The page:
Paul Koch (CRD#: 1777599) is a previously registered Broker and Investment Advisor.
Paul Koch entered the securities industry in 1987 and previously worked for RBC Capital Markets, LLC; UBS Financial Services, Inc.; Citigroup Global Markets, Inc.; Miller Johnson Steichen Kinnard, Inc.; John G. Kinnard & Company, Inc.; Prudential Securities, Inc.; Piper Jaffray, Inc.; and Connecticut Mutual Financial Services, Inc.
Current And Past Allegations Of Conduct Leading To Investment Loss
According to publicly available records released by the Financial Industry Regulatory Authority (FINRA), in March 2022, FINRA sanctioned Paul Koch, barring him from all capacities indefinitely beginning March 16, 2022. The FINRA sanction states, “Without admitting or denying the findings, Koch consented to the sanction and to the entry of findings that he refused to provide documents and information requested by FINRA in connection with its investigation into an amended Form U5 filed by Koch’s member firm disclosing allegations that he recommended risky and unsuitable investments in various outside business ventures where his wife was a partial owner, and that Koch and his wife diverted funds from the outside investments and accounts for their personal gain. The findings stated that although Koch initially cooperated with FINRA’s investigation, he ceased doing so.”
For a copy of the FINRA sanction, click here.
In addition, Paul Koch has been the subject of three customer complaints, including the following:
- October 2021 — “Mr. Koch provided the Firm with information indicating that at the time of his voluntary resignation he was the subject of an investigation by the United States Secret Service concerning possible misconduct.”
- February 2021 — “The Financial Advisor is not named as a defendant in the federal lawsuit, but is the subject of certain allegations in the federal lawsuit that he was an alter ego of defendants involved in breach of fiduciary duty, negligence and conversion of funds.” The customer dispute was settled for $100.
- May 2019 — “Time frame: July 2011-October 2018 Allegations: The Claimants and their LLC allege that the FA recommended risky and unsuitable investments in various outside business ventures where his wife was a partial owner in janitorial businesses, second hand clothing stores, hair cut establishments, housing developments and venture capital enterprises. They also allege that the FA and his wife diverted funds from these outside investments and accounts for their personal gain. A First Amended Statement of Claim has been received alleging a breach in fiduciary duties. The claims related to these investments are for recovery of damages related to theft, conversion, and/or misappropriation that may have been related to the investments.” The customer dispute was settled for $3.75M.
- December 2005 — “CLIENT ALLEGES THAT THE PURCHASE OF ETW WAS MISREPRESENTED -SEPTEMBER 2005. DAMAGES UNSPECIFIED.” The customer dispute was denied.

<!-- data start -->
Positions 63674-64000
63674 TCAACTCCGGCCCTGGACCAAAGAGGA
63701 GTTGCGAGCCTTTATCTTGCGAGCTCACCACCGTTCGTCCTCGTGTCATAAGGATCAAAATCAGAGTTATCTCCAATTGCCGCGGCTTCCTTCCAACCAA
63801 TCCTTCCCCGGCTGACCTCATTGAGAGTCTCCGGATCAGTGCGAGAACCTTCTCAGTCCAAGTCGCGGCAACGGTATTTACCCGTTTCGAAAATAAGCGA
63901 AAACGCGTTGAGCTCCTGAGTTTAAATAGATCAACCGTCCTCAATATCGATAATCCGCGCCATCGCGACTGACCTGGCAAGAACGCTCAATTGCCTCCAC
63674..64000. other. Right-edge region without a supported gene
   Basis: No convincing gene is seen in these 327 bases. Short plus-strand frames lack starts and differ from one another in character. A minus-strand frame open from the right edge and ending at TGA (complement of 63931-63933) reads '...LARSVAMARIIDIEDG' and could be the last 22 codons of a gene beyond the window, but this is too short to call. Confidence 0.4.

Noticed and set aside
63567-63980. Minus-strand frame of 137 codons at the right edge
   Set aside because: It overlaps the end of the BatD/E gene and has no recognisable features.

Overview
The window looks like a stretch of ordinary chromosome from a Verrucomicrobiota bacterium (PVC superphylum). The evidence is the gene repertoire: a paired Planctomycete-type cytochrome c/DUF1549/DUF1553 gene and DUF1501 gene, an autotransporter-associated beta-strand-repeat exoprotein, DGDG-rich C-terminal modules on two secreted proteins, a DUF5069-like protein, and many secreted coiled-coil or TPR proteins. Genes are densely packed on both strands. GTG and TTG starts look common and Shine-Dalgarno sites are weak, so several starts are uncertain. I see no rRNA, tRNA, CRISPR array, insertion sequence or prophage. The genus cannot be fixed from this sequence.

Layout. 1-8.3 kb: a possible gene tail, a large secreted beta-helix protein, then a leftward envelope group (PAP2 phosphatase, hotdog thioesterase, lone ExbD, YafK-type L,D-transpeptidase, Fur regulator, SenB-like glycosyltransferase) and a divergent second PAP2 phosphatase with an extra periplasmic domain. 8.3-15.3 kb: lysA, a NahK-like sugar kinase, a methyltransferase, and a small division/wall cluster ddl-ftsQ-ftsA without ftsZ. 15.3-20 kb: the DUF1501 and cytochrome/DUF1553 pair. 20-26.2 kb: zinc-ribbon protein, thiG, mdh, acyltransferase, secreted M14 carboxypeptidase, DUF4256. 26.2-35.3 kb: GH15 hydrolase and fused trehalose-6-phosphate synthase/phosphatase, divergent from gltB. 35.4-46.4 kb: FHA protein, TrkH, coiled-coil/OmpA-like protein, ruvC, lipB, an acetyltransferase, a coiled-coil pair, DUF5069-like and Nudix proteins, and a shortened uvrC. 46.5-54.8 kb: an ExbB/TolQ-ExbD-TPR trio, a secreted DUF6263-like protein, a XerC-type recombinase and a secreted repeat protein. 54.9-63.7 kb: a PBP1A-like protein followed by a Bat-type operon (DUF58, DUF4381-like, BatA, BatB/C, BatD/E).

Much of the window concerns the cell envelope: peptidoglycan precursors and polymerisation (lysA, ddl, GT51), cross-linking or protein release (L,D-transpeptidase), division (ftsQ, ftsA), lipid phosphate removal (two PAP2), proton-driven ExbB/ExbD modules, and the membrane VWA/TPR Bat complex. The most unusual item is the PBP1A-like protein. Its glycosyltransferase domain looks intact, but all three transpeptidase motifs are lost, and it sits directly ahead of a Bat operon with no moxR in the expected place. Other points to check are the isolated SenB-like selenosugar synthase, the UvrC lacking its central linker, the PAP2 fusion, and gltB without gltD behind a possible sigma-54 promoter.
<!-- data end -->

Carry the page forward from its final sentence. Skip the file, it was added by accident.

For a copy of Paul Koch’s FINRA BrokerCheck, click here.
We Help Investors Recover Investment Losses
The Financial Industry Regulatory Authority (FINRA) strictly prohibits financial advisors from “selling away” or selling securities and investments to clients that are not offered by the brokerage firm with which they are employed. For example, it is illegal and a violation of industry rules for a financial advisor to recommend or even suggest that a client invest in the financial advisor’s own business or a business operated by his or her friends or family. It is not necessary that the financial advisor earn any compensation for recommending an outside investment.
FINRA Rule 3280 provides: “No person associated with a member shall participate in any manner in a private securities transaction except in accordance with the requirements of this Rule. Prior to participating in any private securities transaction, an associated person shall provide written notice to the member with which he is associated describing in detail the proposed transaction and the person’s proposed role therein and stating whether he has received or may receive selling compensation in connection with the transaction; provided however that, in the case of a series of related transactions in which no selling compensation has been or will be received, an associated person may provide a single written notice.”
The purpose behind this prohibition is to ensure that a financial advisor only offers to sell securities that have been vetted by his or her employer brokerage firm through a rigorous due diligence process. Most brokerage firms have an approved list of investments, products, and research that can be provided or made available to clients. Any deviation by the financial advisor from the approved product list may constitute selling away.
The Wolper Law Firm, P.A. represents investors nationwide in securities litigation and arbitration on a contingency fee basis. Matt Wolper, the Managing Principal of the Wolper Law Firm, P.A., is a trial lawyer who has handled hundreds of securities cases during his career involving a wide range of products, strategies and securities. Prior to representing investors, he was a partner with a national law firm, where he represented some of the largest banks and brokerage firms in the world in securities matters. We can be reached at (800) 931-8452 or by email at firstname.lastname@example.org.